to think this tax loophole is wrong (if true)

(60 Posts)
devon004 Wed 06-May-15 10:03:25

Dh earns good money. We are just in the bracket to lose child benefit but have high commuting costs etc.
I have just been chatting to a friend whose dh is doing a similar role to my dh is considering taking on a new role for less money but is able to do it as a Ltd co. He will take a small salary and than claim dividends for the rest of the salary which is taxed at a lower rate so will take home the same but will get child benefit and can claim for travel
aibu to think this is bloody unfai if true.

HelpMeGetOutOfHere Wed 06-May-15 10:05:46

i'm pretty sure it is true. It works in their favour in a lot of ways to be self employed. If you have a good accountant there are lots of things you can claim for. However there are also drawbacks to being self employed, such s unpaid holidays, lack of security in work.

namechange0dq8 Wed 06-May-15 10:08:34

It isn't as simple as that. The regulations that govern this are IR35, and if it looks like employment, it's employment.

www.contractoruk.com/ir35/

howabout Wed 06-May-15 10:11:58

Yes you can but I am also pretty sure you can use salary sacrifice to increase pension contributions or pay for other employee benefits and achieve the same effect. This doesn't affect me so you would need to check.

sparechange Wed 06-May-15 10:41:51

Is he a contractor? And will be setting up a ltd company to invoice his 'employer'?
Yes, it is do-able, but as others said, it is scrutinised by HMRC to some degree.
There was a bit of a fuss a couple of years ago when it was revealed that the BBC was paying staff in this way but it is how celebrities handle their money - for example David Beckham is a shareholder in his company which handles his endorsements and modeling. He doesn't get 'paid' for those jobs. His company does, and then he takes a (tax efficient) cut of what his company makes.

Minus2seventy3 Wed 06-May-15 11:08:45

I've been a contractor, and staff, and was a Ltd Co whilst a contractor.
It's not tax you save, it's NI. Base rate tax is 20%; Corporation Tax on dividends is... Guess what, 20%. No saving there. Difference is, you only pay NI on your paye element, not your "dividends". But having worked both sides, even that ain't really a saving.
Then factor in no paid holidays, accountant's fees (£1,000 a year), tax self assessments (which, if you bollocks them up, costs you hundreds in fines, so you pay your accountant even more to do it for you), possible audits by HMRC under IR35, no annual pay review, because that makes you look like a staffy, so the rate you come in on won't necessarily increase with inflation each year. Public liability insurance. Company tax returns.
People do make money playing the agency game, but usually only if you're willing to swap and change contacts regularly, which brings it's own risks of stability and security. Worth it for some child benefit? Think carefully.

soupey1 Wed 06-May-15 11:17:26

If you are only working for one company and HMRC find out they will probably decide you were really an employee and will then charge all back tax and NI as well as penalties.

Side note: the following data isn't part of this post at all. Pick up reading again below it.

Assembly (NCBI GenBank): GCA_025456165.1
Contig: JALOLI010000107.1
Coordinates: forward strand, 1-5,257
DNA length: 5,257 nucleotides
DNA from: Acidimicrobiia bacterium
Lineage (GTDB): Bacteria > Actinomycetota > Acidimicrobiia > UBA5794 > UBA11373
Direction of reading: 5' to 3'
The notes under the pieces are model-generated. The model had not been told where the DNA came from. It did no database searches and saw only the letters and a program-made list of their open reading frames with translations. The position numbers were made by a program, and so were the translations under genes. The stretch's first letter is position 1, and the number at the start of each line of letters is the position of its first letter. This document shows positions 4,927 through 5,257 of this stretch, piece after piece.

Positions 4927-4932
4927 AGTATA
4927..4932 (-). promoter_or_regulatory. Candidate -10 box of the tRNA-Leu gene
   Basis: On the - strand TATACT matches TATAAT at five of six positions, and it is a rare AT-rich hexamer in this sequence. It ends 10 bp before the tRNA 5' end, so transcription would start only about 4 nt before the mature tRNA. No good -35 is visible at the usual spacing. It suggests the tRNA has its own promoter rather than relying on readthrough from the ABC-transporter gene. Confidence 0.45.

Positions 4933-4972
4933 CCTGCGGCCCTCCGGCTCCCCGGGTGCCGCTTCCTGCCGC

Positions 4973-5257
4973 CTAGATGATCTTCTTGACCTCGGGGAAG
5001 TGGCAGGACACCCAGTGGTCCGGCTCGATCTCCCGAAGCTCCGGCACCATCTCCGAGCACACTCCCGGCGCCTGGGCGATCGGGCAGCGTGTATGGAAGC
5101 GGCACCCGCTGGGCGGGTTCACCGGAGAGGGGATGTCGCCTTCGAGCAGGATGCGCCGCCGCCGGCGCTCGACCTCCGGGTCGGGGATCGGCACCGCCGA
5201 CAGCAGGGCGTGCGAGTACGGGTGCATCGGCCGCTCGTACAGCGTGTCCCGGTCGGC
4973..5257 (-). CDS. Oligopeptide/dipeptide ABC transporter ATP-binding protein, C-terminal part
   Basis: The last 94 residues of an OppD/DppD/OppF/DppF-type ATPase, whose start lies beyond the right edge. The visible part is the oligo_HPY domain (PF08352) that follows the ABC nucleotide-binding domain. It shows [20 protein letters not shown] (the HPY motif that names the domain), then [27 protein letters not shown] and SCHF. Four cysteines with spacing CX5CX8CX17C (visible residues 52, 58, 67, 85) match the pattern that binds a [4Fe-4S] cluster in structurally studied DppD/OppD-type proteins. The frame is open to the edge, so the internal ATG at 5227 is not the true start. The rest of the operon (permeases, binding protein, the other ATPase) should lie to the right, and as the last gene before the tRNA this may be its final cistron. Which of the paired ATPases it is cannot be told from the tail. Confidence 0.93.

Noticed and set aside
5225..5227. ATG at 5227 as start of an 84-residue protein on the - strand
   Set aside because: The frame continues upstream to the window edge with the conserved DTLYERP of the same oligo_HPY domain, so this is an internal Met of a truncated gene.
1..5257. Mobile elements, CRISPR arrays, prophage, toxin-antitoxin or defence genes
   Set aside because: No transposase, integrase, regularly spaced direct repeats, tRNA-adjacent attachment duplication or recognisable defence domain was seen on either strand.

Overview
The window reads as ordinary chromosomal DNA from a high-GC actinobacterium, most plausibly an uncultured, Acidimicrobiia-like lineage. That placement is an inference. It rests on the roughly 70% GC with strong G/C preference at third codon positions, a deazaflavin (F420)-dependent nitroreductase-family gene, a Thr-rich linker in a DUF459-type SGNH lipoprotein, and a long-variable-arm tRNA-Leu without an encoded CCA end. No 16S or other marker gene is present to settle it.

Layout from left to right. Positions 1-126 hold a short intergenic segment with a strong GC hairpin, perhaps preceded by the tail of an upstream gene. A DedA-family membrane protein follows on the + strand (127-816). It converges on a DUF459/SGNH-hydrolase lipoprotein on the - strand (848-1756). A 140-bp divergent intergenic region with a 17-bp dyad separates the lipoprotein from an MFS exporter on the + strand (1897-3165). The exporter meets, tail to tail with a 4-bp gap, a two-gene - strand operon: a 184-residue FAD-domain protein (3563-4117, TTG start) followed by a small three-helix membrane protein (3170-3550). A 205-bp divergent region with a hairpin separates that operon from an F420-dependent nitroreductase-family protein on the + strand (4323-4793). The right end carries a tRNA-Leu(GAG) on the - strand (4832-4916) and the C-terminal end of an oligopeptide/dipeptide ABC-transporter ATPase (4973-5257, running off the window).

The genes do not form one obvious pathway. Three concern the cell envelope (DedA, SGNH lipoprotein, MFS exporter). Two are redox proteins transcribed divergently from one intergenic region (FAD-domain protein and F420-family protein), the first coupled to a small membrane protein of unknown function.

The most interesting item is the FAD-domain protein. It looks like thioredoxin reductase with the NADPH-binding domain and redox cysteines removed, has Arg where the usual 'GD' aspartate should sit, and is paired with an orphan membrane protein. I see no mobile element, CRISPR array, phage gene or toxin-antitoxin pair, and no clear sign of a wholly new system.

RooftopCat Wed 06-May-15 11:26:19

minus surely you save on tax if you earn more than the higher rate tax threshold.
So, 20% up to £42k or whatever then you'd be charged 40% on PAYE. But you'd only pay 20% if paid as a dividend.

Minus2seventy3 Wed 06-May-15 11:36:10

Rooftop, yes, you're right. Taking a 37 hour week, and 47 week year, then using your tax free limit as the paye element, your looking at >£30/hr contracts to make it over that potential tax saving threshold.

Minus2seventy3 Wed 06-May-15 11:41:03

you're... Not your. Must proof-read before hitting post.

DisappointedOne Wed 06-May-15 11:43:20

This is how DH and I run our Ltd co too. There are some other costs through that you don't have as an employee - our accountant costs around £1200 per year, professional insurance, business cover on 2 x car insurance and 2 x motorbike insurance, business bank account charges.......

LotusLight Wed 06-May-15 11:49:10

A large state is a bad thing thus is will be wise to vote Conservative tomorrow. A large state with huge tax receipts does people no good. It is morally right to pay as little tax as is lawfully allowed under the law (evasion is a crime and a totally different thing of course). So you might argue the person who chooses not to incorporate a business when they might are choosing in effect to damage their family and are in the moral low ground, not high ground.

however it is not quite as simple as people are saying above. If you need to take all the money out of the company the way dividends are taxed you probably find you are not massively better off. If you can keep a lot of the money in the company and not use it need it or spend it then you can be better with the company. higher rate tax payers pay extra tax on their dividends.

morethanpotatoprints Wed 06-May-15 11:57:07

I don't understand what you mean tbh.
Do you mean he will still be employed by a company but also have his own company?

There are lots of perks to being a LTD company, but it's hard work.
You don't just do the actual job, you need to manage the company too.
Yes, you can claim travel, overseas travel, a percentage of utility bills if you run an office from home.
Yes, you pay tax on dividends and earnings, but you can take min wage if you want to.
Maybe look into and see what it would mean for your family to do this.
We started our company a couple of years ago, but dh had always been self employed. I am the company secretary, a director, book keeper, and general dogs body grin

whois Wed 06-May-15 12:14:01

In almost all circumstance being self employed and running in a limited company (if not doing dodgy IR35 stuff) will mean you pay less tax.

However, you don't always come out with a positive cash balance to you due to other costs as mentioned above.